Theoretical Physics, Faculty of Science, Radboud University, Toernooiveld, Nijmegen NL-6525 ED, The Netherlands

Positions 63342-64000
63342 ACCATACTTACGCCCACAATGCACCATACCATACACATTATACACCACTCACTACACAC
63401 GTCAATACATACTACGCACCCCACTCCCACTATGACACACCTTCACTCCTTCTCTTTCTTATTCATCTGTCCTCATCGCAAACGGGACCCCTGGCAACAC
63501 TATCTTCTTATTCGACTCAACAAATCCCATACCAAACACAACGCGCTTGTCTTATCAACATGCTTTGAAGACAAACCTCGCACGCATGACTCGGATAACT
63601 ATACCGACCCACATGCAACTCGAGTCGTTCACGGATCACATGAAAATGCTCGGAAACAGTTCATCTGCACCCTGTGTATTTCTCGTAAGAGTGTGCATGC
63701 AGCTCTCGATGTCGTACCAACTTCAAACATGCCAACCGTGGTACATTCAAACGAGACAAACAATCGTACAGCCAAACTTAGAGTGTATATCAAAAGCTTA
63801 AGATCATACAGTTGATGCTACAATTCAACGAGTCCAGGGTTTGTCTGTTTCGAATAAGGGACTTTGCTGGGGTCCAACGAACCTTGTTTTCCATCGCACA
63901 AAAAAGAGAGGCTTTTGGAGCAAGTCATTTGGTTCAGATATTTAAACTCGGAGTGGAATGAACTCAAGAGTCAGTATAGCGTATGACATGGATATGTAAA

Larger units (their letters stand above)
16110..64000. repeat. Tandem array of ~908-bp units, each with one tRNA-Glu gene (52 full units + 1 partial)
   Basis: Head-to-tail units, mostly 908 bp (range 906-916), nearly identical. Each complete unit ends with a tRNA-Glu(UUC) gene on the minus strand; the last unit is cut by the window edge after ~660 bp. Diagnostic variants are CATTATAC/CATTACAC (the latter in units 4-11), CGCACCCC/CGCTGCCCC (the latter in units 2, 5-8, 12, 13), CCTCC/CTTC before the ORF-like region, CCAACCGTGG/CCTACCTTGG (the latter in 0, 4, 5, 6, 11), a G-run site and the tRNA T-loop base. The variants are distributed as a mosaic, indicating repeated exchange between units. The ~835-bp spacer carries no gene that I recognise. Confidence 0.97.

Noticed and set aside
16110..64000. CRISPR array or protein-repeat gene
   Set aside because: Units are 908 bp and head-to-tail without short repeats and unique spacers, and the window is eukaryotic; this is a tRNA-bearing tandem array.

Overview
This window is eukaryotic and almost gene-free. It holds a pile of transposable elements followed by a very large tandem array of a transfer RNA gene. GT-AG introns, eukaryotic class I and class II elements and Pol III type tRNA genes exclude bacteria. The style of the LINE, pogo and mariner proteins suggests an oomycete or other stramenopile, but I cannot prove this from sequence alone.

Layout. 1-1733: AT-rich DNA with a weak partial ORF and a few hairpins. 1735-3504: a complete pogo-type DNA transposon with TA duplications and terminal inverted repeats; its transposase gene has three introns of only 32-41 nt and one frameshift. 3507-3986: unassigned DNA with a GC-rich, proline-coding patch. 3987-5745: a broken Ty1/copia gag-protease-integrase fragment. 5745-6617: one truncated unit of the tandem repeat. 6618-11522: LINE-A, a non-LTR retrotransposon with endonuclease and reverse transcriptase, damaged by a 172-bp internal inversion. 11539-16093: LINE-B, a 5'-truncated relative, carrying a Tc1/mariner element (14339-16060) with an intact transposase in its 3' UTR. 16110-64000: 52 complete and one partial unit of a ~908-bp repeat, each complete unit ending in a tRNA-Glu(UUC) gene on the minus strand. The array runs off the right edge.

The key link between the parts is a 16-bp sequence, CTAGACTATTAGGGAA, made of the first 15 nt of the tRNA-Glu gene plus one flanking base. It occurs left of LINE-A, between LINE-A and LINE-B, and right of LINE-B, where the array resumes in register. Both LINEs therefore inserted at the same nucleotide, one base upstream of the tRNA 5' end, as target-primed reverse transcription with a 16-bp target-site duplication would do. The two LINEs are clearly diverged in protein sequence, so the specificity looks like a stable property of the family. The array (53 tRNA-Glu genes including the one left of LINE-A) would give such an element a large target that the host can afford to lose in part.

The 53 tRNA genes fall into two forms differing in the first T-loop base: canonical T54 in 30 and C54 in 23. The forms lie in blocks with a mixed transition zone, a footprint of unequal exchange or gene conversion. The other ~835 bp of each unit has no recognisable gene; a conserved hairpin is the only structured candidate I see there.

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Polyhedra with icosahedral symmetry and vertices labelled by rational indices of points of a six-dimensional lattice left invariant by the icosahedral group allow a morphological characterization of icosahedral viruses which includes the Caspar–Klug classification as a special case. Scaling transformations relating the indexed polyhedron enclosing the surface with the one delimiting the central cavity lead to models of viral capsids observed in nature. Similar scaling relations can be obtained from projected images in three dimensions of higher-dimensional crystallographic point groups having the icosahedral group as a subgroup. This crystallographic approach can be extended to axial-symmetric clusters of coat proteins around icosahedral axes of the capsid. One then gets enclosing forms with vertices at points of lattices left invariant by the corresponding point group and having additional crystallographic properties also observed in natural crystals, but not explained by the known crystallographic laws.